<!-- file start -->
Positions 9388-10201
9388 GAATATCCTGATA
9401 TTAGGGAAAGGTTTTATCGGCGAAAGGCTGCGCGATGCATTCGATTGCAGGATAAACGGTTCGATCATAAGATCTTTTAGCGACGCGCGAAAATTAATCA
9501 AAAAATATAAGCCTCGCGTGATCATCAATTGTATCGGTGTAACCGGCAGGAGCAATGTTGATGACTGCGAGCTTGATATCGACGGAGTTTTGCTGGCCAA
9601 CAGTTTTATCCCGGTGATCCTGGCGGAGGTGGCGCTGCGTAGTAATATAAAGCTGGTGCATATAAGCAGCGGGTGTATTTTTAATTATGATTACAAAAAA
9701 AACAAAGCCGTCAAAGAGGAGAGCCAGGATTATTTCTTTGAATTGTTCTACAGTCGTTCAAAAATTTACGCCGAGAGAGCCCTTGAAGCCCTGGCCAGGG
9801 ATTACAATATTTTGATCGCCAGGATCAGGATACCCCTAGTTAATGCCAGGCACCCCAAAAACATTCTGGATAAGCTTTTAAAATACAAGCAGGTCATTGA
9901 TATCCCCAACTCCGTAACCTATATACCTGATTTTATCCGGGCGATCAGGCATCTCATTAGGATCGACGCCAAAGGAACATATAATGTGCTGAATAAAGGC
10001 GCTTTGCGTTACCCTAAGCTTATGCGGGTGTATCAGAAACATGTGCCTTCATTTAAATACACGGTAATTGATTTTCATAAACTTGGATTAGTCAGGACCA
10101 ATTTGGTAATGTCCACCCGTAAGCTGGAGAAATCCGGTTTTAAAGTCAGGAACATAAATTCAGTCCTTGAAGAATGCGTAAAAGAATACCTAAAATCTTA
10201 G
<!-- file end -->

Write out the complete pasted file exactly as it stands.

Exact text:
Positions 9388-10201
9388 GAATATCCTGATA
9401 TTAGGGAAAGGTTTTATCGGCGAAAGGCTGCGCGATGCATTCGATTGCAGGATAAACGGTTCGATCATAAGATCTTTTAGCGACGCGCGAAAATTAATCA
9501 AAAAATATAAGCCTCGCGTGATCATCAATTGTATCGGTGTAACCGGCAGGAGCAATGTTGATGACTGCGAGCTTGATATCGACGGAGTTTTGCTGGCCAA
9601 CAGTTTTATCCCGGTGATCCTGGCGGAGGTGGCGCTGCGTAGTAATATAAAGCTGGTGCATATAAGCAGCGGGTGTATTTTTAATTATGATTACAAAAAA
9701 AACAAAGCCGTCAAAGAGGAGAGCCAGGATTATTTCTTTGAATTGTTCTACAGTCGTTCAAAAATTTACGCCGAGAGAGCCCTTGAAGCCCTGGCCAGGG
9801 ATTACAATATTTTGATCGCCAGGATCAGGATACCCCTAGTTAATGCCAGGCACCCCAAAAACATTCTGGATAAGCTTTTAAAATACAAGCAGGTCATTGA
9901 TATCCCCAACTCCGTAACCTATATACCTGATTTTATCCGGGCGATCAGGCATCTCATTAGGATCGACGCCAAAGGAACATATAATGTGCTGAATAAAGGC
10001 GCTTTGCGTTACCCTAAGCTTATGCGGGTGTATCAGAAACATGTGCCTTCATTTAAATACACGGTAATTGATTTTCATAAACTTGGATTAGTCAGGACCA
10101 ATTTGGTAATGTCCACCCGTAAGCTGGAGAAATCCGGTTTTAAAGTCAGGAACATAAATTCAGTCCTTGAAGAATGCGTAAAAGAATACCTAAAATCTTA
10201 G